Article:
Sergi Escribano was born in 1975 in Barcelona where he currently lives as a photographer formed at the Catalan Institute of Photographic Studies, IEFC (1999-2003)
Over the last few years, Sergi has combined his work with personal projects, some of which focused on street photography and issued by LensCulture. He has also provided with his talent for the Corbis News Agency and he is still collaborating with Getty Images as a creative photographer.
His photographs have been published by media such as El Pais, El Periodico de Catalunya, The Academy of Arts and Cinematographic Sciences of Spain (AACCE), Fotogramas Film magazine, de Volkskrant, Le Point International, Radio Télévision Suisse RTS, France Culture, Courrier International or SBS News, to name a few.
His work has been exhibited at the Harvey Milk Photo Center in San Francisco, USA, at The London Street Photography Festival (LSPF) UK, at the 2016 ENFOCATS Festival (Pati Llimona, Barcelona) at the Català-Roca Photography Space (Barcelona), at Caminos de Hierro 2016 (Madrid), among others.
He has been a finalist in the StreetFoto San Francisco international festival 2018 (USA) and in The London Street Photography Festival (LSPF) 2018 (UK) III Certamen de fotografía Signo Editores Numen 2018.
About this project, called Chronos:
One of the many marvellous photography techniques provided by analog photography is the double (or triple…) exposure film, directly on camera.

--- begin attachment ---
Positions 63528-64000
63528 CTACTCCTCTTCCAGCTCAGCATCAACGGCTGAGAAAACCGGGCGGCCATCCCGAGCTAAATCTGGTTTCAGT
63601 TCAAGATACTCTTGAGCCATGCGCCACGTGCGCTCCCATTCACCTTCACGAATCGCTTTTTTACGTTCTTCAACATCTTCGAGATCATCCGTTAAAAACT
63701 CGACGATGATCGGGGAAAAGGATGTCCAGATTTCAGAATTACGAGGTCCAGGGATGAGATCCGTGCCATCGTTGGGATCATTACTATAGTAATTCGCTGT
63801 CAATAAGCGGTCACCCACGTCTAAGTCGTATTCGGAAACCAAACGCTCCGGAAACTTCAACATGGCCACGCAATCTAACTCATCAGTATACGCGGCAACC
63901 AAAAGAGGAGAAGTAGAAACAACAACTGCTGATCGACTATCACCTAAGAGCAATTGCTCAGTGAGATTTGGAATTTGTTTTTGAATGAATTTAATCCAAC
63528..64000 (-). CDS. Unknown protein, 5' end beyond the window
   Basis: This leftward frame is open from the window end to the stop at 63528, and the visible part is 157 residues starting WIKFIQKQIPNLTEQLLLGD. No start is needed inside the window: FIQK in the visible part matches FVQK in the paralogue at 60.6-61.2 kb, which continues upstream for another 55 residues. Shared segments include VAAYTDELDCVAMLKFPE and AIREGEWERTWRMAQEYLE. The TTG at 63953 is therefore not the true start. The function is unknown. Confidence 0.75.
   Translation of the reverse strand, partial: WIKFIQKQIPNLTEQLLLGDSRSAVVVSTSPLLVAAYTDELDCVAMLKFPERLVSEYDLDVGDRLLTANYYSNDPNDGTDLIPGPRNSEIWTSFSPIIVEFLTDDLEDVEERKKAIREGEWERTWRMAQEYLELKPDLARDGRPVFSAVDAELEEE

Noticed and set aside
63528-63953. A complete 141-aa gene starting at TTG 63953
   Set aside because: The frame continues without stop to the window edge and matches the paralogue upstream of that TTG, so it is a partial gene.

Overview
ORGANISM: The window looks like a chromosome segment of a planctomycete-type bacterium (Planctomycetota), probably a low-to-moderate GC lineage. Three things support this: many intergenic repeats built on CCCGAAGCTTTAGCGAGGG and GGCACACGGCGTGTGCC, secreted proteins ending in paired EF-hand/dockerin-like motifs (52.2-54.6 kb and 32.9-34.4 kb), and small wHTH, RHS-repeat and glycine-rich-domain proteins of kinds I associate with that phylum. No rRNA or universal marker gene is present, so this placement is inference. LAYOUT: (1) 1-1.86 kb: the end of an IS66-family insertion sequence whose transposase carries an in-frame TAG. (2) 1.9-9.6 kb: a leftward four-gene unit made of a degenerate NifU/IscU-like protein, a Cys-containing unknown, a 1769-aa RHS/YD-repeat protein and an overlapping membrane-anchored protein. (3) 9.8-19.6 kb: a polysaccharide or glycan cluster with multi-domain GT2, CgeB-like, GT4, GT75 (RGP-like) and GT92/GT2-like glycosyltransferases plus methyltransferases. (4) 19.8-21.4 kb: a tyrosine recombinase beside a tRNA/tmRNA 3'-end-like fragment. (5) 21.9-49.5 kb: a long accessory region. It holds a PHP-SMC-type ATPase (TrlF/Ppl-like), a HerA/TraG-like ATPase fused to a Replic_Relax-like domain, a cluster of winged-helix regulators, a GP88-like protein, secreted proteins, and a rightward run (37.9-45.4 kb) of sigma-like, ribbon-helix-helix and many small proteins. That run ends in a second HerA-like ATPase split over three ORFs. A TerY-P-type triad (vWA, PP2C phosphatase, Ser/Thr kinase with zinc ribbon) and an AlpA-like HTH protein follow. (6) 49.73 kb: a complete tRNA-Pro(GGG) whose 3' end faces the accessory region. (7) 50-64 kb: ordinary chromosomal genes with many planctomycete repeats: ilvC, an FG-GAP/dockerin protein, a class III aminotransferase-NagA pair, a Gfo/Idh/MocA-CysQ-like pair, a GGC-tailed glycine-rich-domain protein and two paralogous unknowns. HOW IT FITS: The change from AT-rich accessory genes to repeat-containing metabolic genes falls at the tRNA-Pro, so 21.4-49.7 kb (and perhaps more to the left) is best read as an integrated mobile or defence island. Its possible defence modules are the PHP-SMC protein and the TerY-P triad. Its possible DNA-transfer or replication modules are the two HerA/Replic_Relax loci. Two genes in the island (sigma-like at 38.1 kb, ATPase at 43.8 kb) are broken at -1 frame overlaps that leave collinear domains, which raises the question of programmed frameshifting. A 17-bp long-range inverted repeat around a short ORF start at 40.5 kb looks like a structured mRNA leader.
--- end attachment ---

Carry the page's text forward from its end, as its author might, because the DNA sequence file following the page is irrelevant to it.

I was always fascinated by the possibility of handling the negative from the moment of shooting, and this factor was the key one for me when it came the time to chose a camera; I need a fully mechanical camera that allows me to control shutter speed, aperture, and lock the film for double exposure. Doesn’t seem like i am asking to much, am I?
Nowadays is relatively easy to produce double exposure. Although i like digital photography, i always preferred to create my double exposures with my trusty old camera, get out in the streets and enjoy shooting, avoiding tedious hours of post production in front of a computer screen, often ending up with a result that is closer to graphic design than photography.
The magic of double exposure is limitless. I love how it’s possible to mix and mash spaces that are completely different from each other, make them clash inside a new world that takes life inside a negative. I call it pre-darkroom; a manipulation of reality that we cannot affect in any way. Only at the time of processing the film we will how the planes stack with each other. Most times it is actually almost impossible to discern how the images complement each other; it might be simple luck, or it might very well be that these 2 worlds really take a life of their own on the silver of the film, and they become something else. In the end, what we try to do is to clumsily control the light.